The sight of Wayne Rooney on the Wembley touchline, celebrating as his Manchester United teammates won the EFL Cup on Sunday provided the perfect illustration of his role at the club. Not so long ago the face of England’s biggest footballing institution, now he is a peripheral figure, watching from the sidelines as everything changes around him.
Indeed, Rooney might have released a statement last week to insist he is staying at Old Trafford until the end of the season, but for all intents and purposes his time is up at United. And so he must now plot his next move, with China widely considered to be the 31-year-old’s most likely destination. MLS, it would seem, are already making a play for Rooney, though.
Reports last week claimed the Man Utd striker is attracting the attention of several MLS clubs, with the player’s agent Paul Stretford making the trip across the Atlantic to scope out potential destinations. While the report insisted no formal talks had taken place, MLS has sharpened into focus as a feasible destination for one of English football’s true greats.
The reflex reaction from most associated with, or those who take an interest in, MLS was to baulk at the suggestion of Rooney making the move to North America in the summer transfer window. After all, this is a player on the decline. His best days are behind him, with MLS taking on too many of such players over the past decade or so. The league is attempting to move away from its retirement home image.
It’s true that Rooney doesn’t fit the mould from which Designated Players are now being forced in MLS. Atlanta United, for instance, broke the league’s transfer fee record to sign 23-year-old Paraguayan international Miguel Almiron, while New York City FC used their last DP spot to sign Argentinian Maxi Morales, who only just turned 30 earlier this week.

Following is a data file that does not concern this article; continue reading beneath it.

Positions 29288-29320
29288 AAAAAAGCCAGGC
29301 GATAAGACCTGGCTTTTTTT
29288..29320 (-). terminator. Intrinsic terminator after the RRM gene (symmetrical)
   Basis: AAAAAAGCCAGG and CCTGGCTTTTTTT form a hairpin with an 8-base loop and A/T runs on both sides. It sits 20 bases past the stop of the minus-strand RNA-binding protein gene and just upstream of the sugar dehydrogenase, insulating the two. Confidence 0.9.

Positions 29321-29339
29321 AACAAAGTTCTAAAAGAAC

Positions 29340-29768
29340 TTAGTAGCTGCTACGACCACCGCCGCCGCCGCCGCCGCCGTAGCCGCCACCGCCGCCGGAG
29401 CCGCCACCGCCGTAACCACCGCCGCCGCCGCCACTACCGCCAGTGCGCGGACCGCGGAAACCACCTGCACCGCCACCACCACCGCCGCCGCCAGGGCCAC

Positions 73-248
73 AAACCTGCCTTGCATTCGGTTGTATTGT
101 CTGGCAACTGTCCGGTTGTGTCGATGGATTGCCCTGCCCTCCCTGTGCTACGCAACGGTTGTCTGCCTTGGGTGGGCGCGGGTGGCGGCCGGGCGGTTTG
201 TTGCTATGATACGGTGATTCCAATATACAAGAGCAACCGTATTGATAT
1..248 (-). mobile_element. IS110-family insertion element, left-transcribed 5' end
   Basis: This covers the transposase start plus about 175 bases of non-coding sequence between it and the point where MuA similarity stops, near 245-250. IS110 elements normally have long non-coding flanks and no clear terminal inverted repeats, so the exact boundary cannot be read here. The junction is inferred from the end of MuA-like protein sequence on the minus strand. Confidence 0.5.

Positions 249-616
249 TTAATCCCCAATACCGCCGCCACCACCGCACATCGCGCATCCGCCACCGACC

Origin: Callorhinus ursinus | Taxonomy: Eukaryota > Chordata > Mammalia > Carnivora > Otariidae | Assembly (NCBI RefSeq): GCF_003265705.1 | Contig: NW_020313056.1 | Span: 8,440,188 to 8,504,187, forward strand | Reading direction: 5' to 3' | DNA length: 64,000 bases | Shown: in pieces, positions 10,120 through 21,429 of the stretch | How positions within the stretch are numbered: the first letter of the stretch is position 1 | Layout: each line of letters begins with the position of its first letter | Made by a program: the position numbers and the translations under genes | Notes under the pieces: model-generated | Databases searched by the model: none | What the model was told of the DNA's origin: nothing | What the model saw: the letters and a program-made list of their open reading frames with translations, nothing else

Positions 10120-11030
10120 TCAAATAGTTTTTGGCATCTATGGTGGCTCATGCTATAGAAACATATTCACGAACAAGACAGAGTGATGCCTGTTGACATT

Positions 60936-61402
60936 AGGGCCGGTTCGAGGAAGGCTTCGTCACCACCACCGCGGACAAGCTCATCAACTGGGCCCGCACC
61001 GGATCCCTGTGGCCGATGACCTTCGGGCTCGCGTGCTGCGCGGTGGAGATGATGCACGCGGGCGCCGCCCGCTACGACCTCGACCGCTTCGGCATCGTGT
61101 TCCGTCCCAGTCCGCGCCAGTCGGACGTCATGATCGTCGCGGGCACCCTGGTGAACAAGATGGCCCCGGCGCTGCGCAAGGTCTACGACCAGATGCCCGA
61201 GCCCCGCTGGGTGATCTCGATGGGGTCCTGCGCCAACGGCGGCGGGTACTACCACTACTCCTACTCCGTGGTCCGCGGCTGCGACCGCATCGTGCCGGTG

But upon closer examination, Rooney might be worth breaking the mould for. At just 31 he is far younger than the likes of Didier Drogba or David Villa, who have both enjoyed MLS success, but the discussion over the England striker’s longevity has more to do with his fitness and energy rather than his age. Even still, Rooney might be worth the risk.
For starters, Rooney is stylistically suited to the North American game. The rough and tumble that sees so many falter in MLS would be thrived upon by the striker who has made a career from being rougher and tougher than the rest. The stylistic environment in the league is ideal for a player like Rooney.
Then there’s the abundance of playmakers in MLS that would also benefit Rooney. The North American game is well-stocked with a number of exceptional number 10s, allowing Rooney to play as a central striker, where he could limit his movement and get the most out of his ageing legs. Could you imagine someone like Nicolás Lodeiro behind Rooney? Or Diego Valeri? Or maybe even Giovani Dos Santos?
From an off-the-field perspective, the degree of anonymity in North America would also benefit a player who has become something of a tabloid staple over the course of his Premier League career. Stay in England and Rooney will likely face scrutiny over his international future. In the US or Canada, the spotlight wouldn't be so intense.
There are legitimate doubts over the prospect of Rooney making the switch to MLS, though. Whether it is completely fair or not, the striker hasn’t always given the impression of a player committed to his trade. Sir Alex Ferguson admitted as much following his retirement, that sometimes Rooney’s fitness would suffer as a result of his lifestyle. This would be a concern for any club, not just in MLS, swooping for the 31-year-old this summer.
If Rooney is to make the move to MLS he must look at Robbie Keane for a precedent. The Irishman was the model example for ageing European stars making the move to the States during his time at LA Galaxy, committing fully to the task at hand for the five years he was there, winning three MLS Cups in the process. Anything less than that commitment and Rooney would flop in MLS, just like Steven Gerrard did.
So where could Rooney pitch up? Los Angeles FC, cited by many as the most realistic destination, don’t start play in MLS until 2018, with the LA Galaxy already signing three players to DP contracts. NYC FC are also filled up, with the New York Red Bulls no longer in the business of signing big names. Seattle have a spare spot, but would their wage structure stretch to accommodate Rooney?
China has more money to offer Rooney, but the Man Utd striker might be tempted by the prospect of a move to MLS. And while it may not be immediately obvious, MLS should similarly be tempted by the prospect of Rooney one day playing there.